Tribal Group Blog

Tribal Group Blog

Building Student Success by Keith Hawkes

Posted by Tribal Group on November 9, 2015

As colleges and universities in the USA face scathing criticism over retention and completion rates, government bodies have evolved their funding in response. Thirty-two states have already put funding formula, or policy, in place to allocate a portion of funding based on performance indicators such as course completion, time to degree, transfer rates, the number of degrees awarded, or the number of low-income and minority graduates. While another five states are currently transitioning to some type of performance funding, whereby legislature or governing board has approved a performance funding program with the aim of delivering a similar strategy.

As a result student success and retention has become center stage in many institutions strategic planning initiatives in recent months. But how do institutions meet the needs and aspirations of today’s diverse student populations?

A number of presentations at this year’s SEM ACCRAO conference, held in Florida, focused on addressing this question. The following outlines some of the key themes from these presentations and discuss how colleges and universities are supporting new retention and success initiatives.

Early models of student attrition identified numerous student factors and characteristics that increase the likelihood a student will not complete college (i.e., at-risk characteristics).  ACCROA define these characteristic as follows:


Institutions have used this information to develop programs and implement technology to target these specific factors and to mitigate risks. The functional units that provide the services and manage the data typically operate within organisational silos, however, with all the complications this separation of efforts can introduce.

Guiding Principles for Building Student Success

Taking the above factors into account it is possible to build a set of guiding principles for student success. These can be described as follows:

  1. Identify and build comprehensive profiles of students at risk of  dropping  out through assessment and  monitoring  systems  based on  assessment scores, course placement tests, first  semester college GPA, VLE activity, socioeconomic information, attendance  records, and non-academic information derived from formal college  surveys and college student inventories.
  1. Determine the economic impact of Student Success programs and student time to degree completion rates through a cost-benefit analysis of student dropout, persistence, assessment procedures, and intervention strategies to enable informed decision-making with respect to types of interventions required.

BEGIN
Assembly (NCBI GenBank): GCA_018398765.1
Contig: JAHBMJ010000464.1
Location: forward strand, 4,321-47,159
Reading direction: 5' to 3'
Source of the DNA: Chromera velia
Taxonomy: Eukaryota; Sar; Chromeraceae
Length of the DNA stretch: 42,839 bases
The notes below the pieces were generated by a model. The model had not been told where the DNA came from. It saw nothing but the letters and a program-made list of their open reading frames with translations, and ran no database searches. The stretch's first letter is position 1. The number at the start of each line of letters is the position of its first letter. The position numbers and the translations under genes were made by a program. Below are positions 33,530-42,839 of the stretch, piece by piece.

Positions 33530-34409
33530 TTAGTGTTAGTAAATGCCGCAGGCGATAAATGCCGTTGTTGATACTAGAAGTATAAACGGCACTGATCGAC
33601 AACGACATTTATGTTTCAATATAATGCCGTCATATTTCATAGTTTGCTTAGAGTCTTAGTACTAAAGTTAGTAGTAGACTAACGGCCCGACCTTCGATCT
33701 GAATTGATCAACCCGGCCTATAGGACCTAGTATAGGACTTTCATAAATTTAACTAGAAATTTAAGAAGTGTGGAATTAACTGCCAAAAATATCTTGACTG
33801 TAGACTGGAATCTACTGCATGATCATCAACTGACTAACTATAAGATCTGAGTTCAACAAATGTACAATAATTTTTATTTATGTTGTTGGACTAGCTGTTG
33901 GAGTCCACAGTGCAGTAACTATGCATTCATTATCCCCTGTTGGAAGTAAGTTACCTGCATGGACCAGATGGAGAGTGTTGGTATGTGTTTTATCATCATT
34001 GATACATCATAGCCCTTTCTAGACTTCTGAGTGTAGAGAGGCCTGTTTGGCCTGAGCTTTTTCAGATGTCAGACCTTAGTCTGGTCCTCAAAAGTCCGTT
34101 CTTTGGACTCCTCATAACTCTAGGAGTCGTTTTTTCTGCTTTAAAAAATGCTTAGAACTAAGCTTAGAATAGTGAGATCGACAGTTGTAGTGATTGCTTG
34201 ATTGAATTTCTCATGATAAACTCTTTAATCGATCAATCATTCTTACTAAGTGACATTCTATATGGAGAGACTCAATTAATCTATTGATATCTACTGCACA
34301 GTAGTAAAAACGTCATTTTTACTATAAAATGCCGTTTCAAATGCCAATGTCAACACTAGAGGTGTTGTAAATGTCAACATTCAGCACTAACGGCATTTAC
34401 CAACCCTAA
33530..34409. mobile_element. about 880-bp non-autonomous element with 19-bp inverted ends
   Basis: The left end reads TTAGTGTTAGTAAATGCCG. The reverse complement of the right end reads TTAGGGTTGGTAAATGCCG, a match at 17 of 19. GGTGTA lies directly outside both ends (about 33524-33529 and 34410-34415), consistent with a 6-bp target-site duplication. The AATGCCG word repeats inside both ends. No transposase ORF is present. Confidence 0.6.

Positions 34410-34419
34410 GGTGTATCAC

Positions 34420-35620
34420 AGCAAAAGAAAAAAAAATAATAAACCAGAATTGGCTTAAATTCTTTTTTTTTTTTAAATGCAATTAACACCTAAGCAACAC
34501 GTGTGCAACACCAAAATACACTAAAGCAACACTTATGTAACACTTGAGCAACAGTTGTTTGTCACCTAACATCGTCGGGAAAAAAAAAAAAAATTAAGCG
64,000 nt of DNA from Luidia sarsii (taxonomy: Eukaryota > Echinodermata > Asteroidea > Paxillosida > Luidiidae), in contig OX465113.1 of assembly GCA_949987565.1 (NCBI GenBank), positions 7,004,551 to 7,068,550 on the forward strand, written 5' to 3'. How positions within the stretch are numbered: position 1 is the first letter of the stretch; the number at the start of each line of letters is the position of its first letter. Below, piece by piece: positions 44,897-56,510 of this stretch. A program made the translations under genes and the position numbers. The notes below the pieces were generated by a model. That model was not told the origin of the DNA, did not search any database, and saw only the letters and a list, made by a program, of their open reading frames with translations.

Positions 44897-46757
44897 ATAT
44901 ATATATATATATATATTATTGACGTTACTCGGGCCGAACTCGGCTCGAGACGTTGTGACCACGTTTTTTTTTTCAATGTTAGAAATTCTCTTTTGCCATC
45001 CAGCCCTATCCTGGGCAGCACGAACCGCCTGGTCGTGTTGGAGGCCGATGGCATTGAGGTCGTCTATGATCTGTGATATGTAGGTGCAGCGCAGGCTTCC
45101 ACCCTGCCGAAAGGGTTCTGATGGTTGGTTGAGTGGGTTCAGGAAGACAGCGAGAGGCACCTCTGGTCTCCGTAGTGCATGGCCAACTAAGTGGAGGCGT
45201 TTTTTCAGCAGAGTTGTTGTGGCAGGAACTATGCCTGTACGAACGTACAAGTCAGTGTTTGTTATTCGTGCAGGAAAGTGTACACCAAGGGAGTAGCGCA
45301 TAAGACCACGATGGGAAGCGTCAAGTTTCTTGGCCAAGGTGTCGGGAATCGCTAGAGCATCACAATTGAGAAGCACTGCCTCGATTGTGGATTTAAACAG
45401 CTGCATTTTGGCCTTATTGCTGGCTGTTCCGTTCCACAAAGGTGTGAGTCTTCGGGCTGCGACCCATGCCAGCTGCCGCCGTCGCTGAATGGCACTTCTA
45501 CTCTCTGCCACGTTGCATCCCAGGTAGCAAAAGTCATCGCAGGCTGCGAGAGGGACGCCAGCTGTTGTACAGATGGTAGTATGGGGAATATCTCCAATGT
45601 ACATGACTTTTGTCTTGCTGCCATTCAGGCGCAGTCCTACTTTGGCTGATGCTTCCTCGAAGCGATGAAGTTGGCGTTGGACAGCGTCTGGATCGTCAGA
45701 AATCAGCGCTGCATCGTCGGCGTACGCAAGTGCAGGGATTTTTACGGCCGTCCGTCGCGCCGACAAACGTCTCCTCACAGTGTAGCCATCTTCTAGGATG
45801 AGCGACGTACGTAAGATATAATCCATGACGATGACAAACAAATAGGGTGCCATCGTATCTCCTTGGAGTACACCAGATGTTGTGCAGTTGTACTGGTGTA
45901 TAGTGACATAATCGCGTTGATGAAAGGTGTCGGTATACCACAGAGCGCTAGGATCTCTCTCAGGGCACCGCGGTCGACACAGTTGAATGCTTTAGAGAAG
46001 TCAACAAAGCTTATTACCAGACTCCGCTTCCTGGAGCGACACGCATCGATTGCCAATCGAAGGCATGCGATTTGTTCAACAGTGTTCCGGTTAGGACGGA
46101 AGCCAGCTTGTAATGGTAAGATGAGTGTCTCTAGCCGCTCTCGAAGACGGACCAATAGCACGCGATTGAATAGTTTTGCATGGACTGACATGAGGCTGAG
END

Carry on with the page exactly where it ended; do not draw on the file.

1. Determine student characteristics and needs, set priorities among these areas of need, identify available resources, evaluate a variety of successful programs, and implement a formal comprehensive student success program that best meets institutional needs.
  1. Take an integrated approach in student success efforts that incorporates both academic and non-academic factors, into the design and development of programs to create a socially inclusive and supportive academic environment that addresses the social, emotional, and academic needs of students.

Student Success Strategies: Foundations

  • Know why your students stay, leave and where they go if they leave.
  • Identify institutional areas (programs, services, policies, processes) that impact student learning and success.
  • Identify academic transition services that meet the needs of your students.
  • Identify social/personal development services that meet the needs of your students.
  • Create formal and informal partnerships across campus focused on improving student learning and success.
  • Intentional: Based on specific, measurable data (not anecdote).
  • Integration of effort.
  • Collaborations and partnerships.
  • Positive interventions with students.
  • Using data to inform decision-making.
  • Quality assessment: Measureable, specific objectives.

Recent trends in the USA, Canada and the UK demonstrate that universities and colleges are now using technology more proactively to track and monitor student engagement and the utilisation of services. In addition there is a more prolific use of data to identify risk characteristics and apply predictive modeling to deliver early alerts for students at risk.

Working with the University of Wolverhampton in the UK, Tribal has undertaken extensive research to qualify the factors that drive student success and using pre-configured measures has developed an early warning intervention and predictive analytics model that is proving high levels of accuracy.

This solution uses two products, Student Insight to predict student engagement and success, and the Student Information Desk to deliver student support, automated correspondence and automated mechanisms that drive intervention.  See overview below.

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Topics: Higher Education